Wendy and the Lost Boys

The Uncommon Life of Wendy Wasserstein

by Julie Salamon, Penguin Press, 2011

Bestselling author Julie Salamon's authorized biography of Wendy Wasserstein has garnered major media attention and wide critical acclaim. A revelatory and gratifying read, Wendy and the Lost Boys has people talking again about Wasserstein and about Mount Holyoke College. While bringing to vivid life the undergraduate experience and significant later achievements of one of Mount Holyoke’s best-known alumnae, the biography also showcases the richness and breadth of the Wendy Wasserstein Papers, held at the College's Archives and Special Collections.

As part of her exhaustive research, Salamon spent considerable time with the Wasserstein papers and other related materials in the archives. "I can’t overemphasize the importance of the material at Mount Holyoke," notes Salamon. "It includes not only Wasserstein’s papers but all kinds of references pertaining to her career and student days."

Salamon will return to campus in early November for the official opening of the Wendy Wasserstein Papers and the accompanying exhibition, The Uncommon Life of Wendy Wasserstein, on display at the Mount Holyoke College Art Museum.

About the Author

Julie Salamon has written a series of award-winning books, including Hospital (2008), Facing the Wind (2001), The Net of Dreams (1996), and Rambam’s Ladder (2003). The Devil’s Candy (1991) is considered a Hollywood classic about filmmaking gone awry. Her novella The Christmas Tree (1996) was a New York Times bestseller and has been translated into eight languages. To further her work on Wendy and the Lost Boys, she was chosen as a MacDowell Colony Fellow in 2010. She was a reporter and the film critic for The Wall Street Journal for many years, and then a culture writer on the staff of the New York Times. Her journalism has appeared in the New Yorker, Vanity Fair, Vogue, Bazaar, and the New Republic. She has been an adjunct professor at NYU’s Tisch School of the Arts. For Hospital she became a Kaiser Media Fellow for 2006–2007.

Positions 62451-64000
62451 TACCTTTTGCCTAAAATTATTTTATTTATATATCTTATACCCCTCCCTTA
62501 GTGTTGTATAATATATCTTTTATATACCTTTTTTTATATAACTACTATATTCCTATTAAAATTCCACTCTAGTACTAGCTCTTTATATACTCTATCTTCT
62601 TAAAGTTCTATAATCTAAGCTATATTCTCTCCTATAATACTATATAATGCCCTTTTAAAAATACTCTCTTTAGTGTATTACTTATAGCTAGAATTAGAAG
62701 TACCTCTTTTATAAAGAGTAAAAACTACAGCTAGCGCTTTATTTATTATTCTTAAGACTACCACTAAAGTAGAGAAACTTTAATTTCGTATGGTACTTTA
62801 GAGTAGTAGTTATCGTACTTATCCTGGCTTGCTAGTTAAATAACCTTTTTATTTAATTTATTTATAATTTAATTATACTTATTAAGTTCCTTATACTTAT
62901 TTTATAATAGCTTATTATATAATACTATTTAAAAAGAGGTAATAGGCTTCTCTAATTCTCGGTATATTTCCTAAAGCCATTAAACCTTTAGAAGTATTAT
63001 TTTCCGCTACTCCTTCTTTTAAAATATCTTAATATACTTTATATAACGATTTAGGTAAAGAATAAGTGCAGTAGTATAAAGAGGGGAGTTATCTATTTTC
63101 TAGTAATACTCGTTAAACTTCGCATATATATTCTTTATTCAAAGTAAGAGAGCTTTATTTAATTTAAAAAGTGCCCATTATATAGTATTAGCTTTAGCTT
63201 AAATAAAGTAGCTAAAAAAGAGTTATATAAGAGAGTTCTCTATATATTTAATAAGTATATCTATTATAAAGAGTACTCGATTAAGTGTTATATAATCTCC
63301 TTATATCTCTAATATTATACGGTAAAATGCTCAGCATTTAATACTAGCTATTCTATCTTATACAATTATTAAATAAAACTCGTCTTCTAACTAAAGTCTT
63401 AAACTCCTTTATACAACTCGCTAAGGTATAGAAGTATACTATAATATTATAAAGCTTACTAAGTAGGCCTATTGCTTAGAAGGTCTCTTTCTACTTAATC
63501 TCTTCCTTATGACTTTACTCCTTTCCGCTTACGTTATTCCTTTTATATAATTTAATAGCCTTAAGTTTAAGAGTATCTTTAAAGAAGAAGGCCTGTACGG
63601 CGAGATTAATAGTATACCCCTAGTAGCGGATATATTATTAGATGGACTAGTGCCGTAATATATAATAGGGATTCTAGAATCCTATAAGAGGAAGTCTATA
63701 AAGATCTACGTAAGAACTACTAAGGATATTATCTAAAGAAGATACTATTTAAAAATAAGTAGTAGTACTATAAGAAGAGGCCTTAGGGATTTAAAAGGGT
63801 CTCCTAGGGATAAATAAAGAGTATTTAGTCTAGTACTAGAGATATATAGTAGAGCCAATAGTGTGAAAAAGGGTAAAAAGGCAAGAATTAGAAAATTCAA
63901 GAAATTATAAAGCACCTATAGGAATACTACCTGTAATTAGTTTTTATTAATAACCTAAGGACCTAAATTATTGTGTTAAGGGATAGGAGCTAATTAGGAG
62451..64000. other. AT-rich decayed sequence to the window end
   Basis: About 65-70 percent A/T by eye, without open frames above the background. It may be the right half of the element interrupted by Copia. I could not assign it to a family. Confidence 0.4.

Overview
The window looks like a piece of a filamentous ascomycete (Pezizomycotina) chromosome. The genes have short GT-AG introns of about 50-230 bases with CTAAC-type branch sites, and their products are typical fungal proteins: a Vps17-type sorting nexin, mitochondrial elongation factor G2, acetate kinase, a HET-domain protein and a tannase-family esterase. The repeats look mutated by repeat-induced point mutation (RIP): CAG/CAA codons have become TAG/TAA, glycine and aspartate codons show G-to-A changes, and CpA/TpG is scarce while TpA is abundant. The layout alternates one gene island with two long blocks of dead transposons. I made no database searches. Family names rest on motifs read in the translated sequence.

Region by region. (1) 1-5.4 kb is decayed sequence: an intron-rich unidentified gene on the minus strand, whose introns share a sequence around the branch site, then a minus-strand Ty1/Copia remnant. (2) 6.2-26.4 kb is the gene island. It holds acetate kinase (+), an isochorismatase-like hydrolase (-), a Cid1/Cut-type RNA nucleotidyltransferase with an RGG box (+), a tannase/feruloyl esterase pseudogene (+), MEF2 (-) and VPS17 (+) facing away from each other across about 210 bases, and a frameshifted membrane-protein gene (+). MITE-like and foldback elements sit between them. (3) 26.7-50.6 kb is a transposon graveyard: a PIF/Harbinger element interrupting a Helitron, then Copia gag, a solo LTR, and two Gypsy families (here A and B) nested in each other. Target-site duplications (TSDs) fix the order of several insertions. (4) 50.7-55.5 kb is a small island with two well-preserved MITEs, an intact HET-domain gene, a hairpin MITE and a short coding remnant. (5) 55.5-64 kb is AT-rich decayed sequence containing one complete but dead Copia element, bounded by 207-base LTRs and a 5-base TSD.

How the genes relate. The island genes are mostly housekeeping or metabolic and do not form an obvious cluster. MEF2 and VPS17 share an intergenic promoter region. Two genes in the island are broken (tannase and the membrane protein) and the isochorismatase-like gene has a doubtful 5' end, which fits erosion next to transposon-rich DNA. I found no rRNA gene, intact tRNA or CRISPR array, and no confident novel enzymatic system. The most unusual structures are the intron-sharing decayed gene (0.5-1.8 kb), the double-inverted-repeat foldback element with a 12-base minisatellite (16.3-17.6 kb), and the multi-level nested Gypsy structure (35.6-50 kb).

Salamon is a graduate of Tufts University and New York University School of Law. She is chair of the BRC, a social services organization in New York City that provides care for people who are homeless and may suffer from addiction or mental disease. She is on the board of Ninosdelaamazonia, a fascinating visual anthropology documenting the lives of the Kukuma Indians in the Peruvian Amazon. Born in Cincinnati and raised in Seaman, Ohio, a rural town of 800, Salamon was inducted into the Ohio Women’s Hall of Fame in 2008.